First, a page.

This Is What We’re Up Against, Part Two

      170 Comments on This Is What We’re Up Against, Part Two

The following is a transcript of an online debate between me and someone who works at a medical center and is either a nutritionist or has great respect for the advice they dole out.  This should give you an idea of what sick people are being told about diet.  My mom received the same advice from a nutrionist, but between my lectures and the books by Drs. Eades & Eades, she was persuaded otherwise.

Nutritionist comments are in italics, mine are plain text.

it’s not wise to cut grains out completely. your body needs varieties of different foods, grain included.

Humans lived without grains for 99% of their time on earth. Many native cultures still live without eating grains, which require processing to be edible. On what are you basing your claim that it’s “not wise” to cut out grains completely? (I have, and all that’s happened is several ailments have gone away.)

well good for your individual results. humans have been eating grains for at least 10,000 years, some evidence found it going way further back. granted it only seems like a blink of the eye, but it a significant amount of time nonetheless.

basically you need carbs to function. you need them for your brain and also to exercise. i’m not saying go out and eat a bunch of white bleached and enriched bread, just eat healthy grains.

Evolution doesn’t work that quickly. Some humans have adapted to grains, but many have not. No humans NEED grains to be healthy, and grains can have negative effects on health. The lectins in grains can lead to autoimmune diseases, to name just one. Nor do we need carbohydrates to exercise (I exercise frequently) or for brain function (I write, do standup comedy, and program software all without benefit of carbohydrates other than vegetables). Look up gluconeogenesis.

you actually do need carbs for lots of things, including the central nervous system, the kidneys, brain and muscles (including the heart). you need it cause it’s your main source of energy. without carbs your body will consume protein from your muscles. you also get carbs from fruit and veggies. and again, i’m not saying go eat a bunch of refined carbs, but brown rice, whole grain pasta, and multigrain breads should be a moderate part of your diet.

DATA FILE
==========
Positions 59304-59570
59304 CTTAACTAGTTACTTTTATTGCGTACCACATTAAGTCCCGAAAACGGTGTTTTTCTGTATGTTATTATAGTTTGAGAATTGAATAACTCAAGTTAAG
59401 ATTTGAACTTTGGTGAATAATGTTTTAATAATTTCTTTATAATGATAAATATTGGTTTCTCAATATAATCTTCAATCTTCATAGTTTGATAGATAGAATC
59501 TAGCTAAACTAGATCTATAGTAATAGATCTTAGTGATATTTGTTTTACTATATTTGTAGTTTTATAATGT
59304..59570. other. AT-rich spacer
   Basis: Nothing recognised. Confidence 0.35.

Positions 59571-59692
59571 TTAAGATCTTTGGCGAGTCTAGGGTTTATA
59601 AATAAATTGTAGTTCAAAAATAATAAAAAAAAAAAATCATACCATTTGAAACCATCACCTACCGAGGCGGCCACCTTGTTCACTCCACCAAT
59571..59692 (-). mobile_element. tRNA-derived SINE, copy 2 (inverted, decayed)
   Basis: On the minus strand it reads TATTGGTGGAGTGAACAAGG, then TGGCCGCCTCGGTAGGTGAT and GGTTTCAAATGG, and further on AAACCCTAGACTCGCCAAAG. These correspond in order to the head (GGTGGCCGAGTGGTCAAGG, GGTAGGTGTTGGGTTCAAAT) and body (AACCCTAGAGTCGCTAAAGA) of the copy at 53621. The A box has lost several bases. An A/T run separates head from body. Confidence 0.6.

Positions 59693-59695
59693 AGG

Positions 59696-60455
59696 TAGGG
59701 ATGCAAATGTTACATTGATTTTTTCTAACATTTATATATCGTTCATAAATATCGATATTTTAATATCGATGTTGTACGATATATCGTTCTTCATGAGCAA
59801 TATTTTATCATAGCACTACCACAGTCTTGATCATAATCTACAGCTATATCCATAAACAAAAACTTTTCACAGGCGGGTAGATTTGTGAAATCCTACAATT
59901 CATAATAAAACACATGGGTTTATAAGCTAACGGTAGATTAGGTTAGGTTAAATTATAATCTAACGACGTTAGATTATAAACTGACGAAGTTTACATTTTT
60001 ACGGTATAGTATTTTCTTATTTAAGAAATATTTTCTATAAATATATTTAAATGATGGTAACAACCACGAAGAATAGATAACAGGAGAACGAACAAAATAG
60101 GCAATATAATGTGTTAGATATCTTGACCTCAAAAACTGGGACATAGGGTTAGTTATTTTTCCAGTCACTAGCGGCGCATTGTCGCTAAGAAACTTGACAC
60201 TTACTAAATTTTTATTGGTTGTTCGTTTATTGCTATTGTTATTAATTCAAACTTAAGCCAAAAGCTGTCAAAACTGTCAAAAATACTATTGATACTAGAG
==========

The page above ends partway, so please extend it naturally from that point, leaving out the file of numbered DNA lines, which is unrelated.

With all due respect, you’re simply stating an opinion with no facts to back it up. If you consume enough fat and protein, your body will not digest your muscles. I’ve gained quite a bit of muscle since cutting carbs. Carbs are the “main source of energy” as a matter of convenience in grain-growing societies, not as a biological necessity. Most of your body will happily burn fat for fuel — that’s why your body stores energy as fat. (Kind of makes sense, doesn’t it?)

your body will burn muscle and fat as a last resort, it’s a survival mechanism. and with all due respect, you don’t know my educational background, therefore are not qualified to call my opinion just that. an opinion, and with no facts nonetheless. i don’t know if you’re promoting this film for someone or if it’s your film, but arguing on youtube is not a good way to endorse a product.

What is your scientific basis for the “last resort” theory? Without fat or protein, you’ll die. Without carbs, you’ll live just fine, as many hunting and fishing tribes throughout history did. My ancestors lived in Ireland. Pre-agriculture, how did they manage to get all that “essential” carbohydrate? No potatoes, no grain farming, no wild fruits or vegetables except in season. The idea that we evolved to “need” grains and starches a mere few thousand years later is absurd.

it’s a well known medical fact in the order in which the body burns its resources. first carbs, then fat, then muscle. therefore, it’s a last resort. if you didn’t know that then i suggest you take a nutrition class.

Let’s see … biologically, we evolved to “need” foods that are new to the human diet, that were mostly unavailable before agriculture and transportation, and require extensive processing to be edible. (Try plucking wheat and eating it.) But the foods that were abundant and can be eaten immediately and raw — game meats and fish — are “last resort” sources of fuel, and our bodies chose a “last resort” form of storing calories, a.k.a. fat. Wow, evolution is strange indeed.

We burn carbs first to avoid the biological emergency of high blood sugar, which is toxic — therefore, it’s a survival mechanism — not because carbs are the body’s preferred fuel. If you didn’t know that, I suggest you take a biochemistry class.

[NOTE:  It occurred to me later that our bodies will burn alcohol before anything else.  According to the nutritionist’s logic, that makes alcohol our preferred fuel.  All in favor a 60% alcohol diet, raise your hands.]

funny, i always though eating meat raw was dangerous as well. believe what you must, but stop telling everyone to alter their diet when you’re obviously not a doctor nor a nutritionist.

Your lack of knowledge is becoming more apparent. Eating a fresh kill isn’t dangerous, and humans did it for ages. Bear Grylls does it on Man vs. Wild and lives to tell. Cooking provided an advantage by allowing meat to be kept longer without spoiling.